Preferred Name

Ameera N. Teal

Creative Commons License

Creative Commons License
This work is licensed under a Creative Commons Attribution-Noncommercial-No Derivative Works 4.0 License.

Date of Graduation

Summer 2016

Document Type


Degree Name

Master of Science (MS)


Department of Kinesiology


Roshna E. Wunderlich

Christian R. Carter

Nicholas D. Luden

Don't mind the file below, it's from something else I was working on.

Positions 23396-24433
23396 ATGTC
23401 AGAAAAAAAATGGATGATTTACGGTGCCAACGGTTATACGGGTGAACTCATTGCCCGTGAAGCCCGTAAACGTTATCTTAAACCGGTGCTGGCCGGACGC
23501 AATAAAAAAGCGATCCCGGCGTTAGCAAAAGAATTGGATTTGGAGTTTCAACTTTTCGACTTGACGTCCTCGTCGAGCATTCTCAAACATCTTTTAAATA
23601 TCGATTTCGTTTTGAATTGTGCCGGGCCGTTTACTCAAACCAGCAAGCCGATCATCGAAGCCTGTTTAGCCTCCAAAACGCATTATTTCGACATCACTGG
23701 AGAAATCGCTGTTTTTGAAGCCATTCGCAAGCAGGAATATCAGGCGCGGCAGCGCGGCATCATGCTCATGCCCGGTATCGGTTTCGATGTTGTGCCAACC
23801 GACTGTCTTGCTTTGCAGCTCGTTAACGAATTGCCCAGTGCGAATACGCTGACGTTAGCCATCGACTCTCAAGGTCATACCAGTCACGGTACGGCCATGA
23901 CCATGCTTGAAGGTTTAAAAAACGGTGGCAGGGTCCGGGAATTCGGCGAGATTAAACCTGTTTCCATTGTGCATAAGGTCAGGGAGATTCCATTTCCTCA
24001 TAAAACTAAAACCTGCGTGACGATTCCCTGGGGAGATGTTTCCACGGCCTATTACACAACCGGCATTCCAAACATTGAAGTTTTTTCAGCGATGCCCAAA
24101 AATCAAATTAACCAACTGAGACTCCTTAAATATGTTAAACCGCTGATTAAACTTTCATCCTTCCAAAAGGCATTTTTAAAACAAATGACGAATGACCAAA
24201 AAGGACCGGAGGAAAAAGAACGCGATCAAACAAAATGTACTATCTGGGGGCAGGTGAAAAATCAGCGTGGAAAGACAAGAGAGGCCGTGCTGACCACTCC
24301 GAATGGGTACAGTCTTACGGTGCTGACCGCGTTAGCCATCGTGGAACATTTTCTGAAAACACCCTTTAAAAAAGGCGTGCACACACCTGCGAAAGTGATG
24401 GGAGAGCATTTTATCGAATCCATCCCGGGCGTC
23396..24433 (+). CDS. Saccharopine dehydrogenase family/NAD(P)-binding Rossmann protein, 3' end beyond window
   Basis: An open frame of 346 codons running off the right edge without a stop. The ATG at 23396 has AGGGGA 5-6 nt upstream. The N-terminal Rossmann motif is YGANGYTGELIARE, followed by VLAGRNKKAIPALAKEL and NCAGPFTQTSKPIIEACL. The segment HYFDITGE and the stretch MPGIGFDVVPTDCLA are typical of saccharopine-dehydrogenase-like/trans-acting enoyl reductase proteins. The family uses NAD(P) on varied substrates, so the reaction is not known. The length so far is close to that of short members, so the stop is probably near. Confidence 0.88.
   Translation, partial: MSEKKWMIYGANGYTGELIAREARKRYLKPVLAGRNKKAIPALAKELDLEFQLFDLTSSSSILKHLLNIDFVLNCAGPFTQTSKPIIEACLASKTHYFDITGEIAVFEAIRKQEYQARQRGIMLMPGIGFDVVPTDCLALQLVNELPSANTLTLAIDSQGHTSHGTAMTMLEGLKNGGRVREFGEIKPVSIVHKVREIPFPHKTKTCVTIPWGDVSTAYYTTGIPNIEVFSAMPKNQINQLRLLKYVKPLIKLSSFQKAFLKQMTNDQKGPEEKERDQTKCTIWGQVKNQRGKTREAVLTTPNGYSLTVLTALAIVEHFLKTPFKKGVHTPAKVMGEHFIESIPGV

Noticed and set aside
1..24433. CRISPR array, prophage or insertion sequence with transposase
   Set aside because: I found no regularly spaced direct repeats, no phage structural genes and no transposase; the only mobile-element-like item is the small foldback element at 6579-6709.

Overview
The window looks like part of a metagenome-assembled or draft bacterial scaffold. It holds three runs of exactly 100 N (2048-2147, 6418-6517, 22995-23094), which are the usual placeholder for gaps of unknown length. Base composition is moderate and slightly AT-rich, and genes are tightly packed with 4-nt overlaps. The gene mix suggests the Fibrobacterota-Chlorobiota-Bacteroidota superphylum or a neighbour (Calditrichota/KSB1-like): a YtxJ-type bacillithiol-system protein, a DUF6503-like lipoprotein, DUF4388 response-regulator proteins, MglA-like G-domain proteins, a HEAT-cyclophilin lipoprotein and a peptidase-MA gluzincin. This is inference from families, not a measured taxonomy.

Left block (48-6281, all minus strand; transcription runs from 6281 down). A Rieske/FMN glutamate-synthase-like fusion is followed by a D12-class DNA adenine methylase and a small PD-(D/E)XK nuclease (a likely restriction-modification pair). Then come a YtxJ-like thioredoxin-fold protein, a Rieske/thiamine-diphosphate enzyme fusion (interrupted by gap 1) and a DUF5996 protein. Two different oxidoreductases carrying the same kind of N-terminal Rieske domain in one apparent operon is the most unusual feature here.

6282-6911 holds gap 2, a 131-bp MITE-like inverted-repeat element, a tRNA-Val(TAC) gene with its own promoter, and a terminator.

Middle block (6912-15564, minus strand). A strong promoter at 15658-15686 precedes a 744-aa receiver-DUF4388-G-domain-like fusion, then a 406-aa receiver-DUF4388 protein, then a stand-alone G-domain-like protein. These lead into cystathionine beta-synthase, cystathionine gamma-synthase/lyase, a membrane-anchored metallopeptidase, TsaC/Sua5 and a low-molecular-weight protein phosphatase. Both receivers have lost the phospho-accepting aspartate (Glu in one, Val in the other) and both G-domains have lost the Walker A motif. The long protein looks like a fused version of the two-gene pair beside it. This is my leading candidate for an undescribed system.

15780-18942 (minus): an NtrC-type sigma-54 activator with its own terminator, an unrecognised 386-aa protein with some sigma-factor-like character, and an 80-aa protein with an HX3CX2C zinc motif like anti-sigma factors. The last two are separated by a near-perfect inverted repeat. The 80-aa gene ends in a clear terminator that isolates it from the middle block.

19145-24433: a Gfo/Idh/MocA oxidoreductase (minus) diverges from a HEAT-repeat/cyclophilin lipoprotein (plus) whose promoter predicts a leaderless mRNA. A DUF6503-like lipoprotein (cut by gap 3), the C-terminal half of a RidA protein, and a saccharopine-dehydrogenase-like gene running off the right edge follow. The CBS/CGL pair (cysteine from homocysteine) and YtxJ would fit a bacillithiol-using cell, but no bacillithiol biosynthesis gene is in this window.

PURPOSE: The purpose of this study is to examine the effects of sex and footwear on 3D kinematics, power output, and plantar pressure distribution during the loaded barbell back squat. METHODS: Eleven (four male, seven female) recreationally-active individuals completed six sets of three repetitions of the loaded barbell back squat at 60% of their measured 1RM. Using a randomized counterbalanced crossover design, one set was completed in each of the three footwear conditions – weightlifting shoes (WLS), running shoes (RS) and minimalist shoes (MS) – and 3D kinematics, ground reaction force (GRF), and plantar pressure distribution were collected. A two-way 2 (sex) x 3 (footwear) analysis of variances was used to evaluate differences. RESULTS: Females displayed significantly higher ankle plantarflexion and knee abduction at maximum knee flexion compared to males. Males exhibited significantly greater absolute peak power at the ankle, knee, and hip. Males had a lower mean absolute peak power knee to hip ratio in WLS compared to RS and MS while females had similar absolute peak power knee to hip ratios in WLS and RS. Males and females had similar ratios of peak pressure in the hindfoot relative to the total foot in WLS (0.78, 0.79 respectively). There was no interaction between sex and footwear when observing 3D kinematics, absolute peak joint power, and plantar pressure distribution in this study. Conclusions: Females may need to train in WLS before seeing changes in power distribution that favors hip power output. The influence of footwear could affect males more so than females in their ability to maintain peak pressure in the HF relative to the total foot in order to drive through the heels during the ascent of the loaded barbell back squat.



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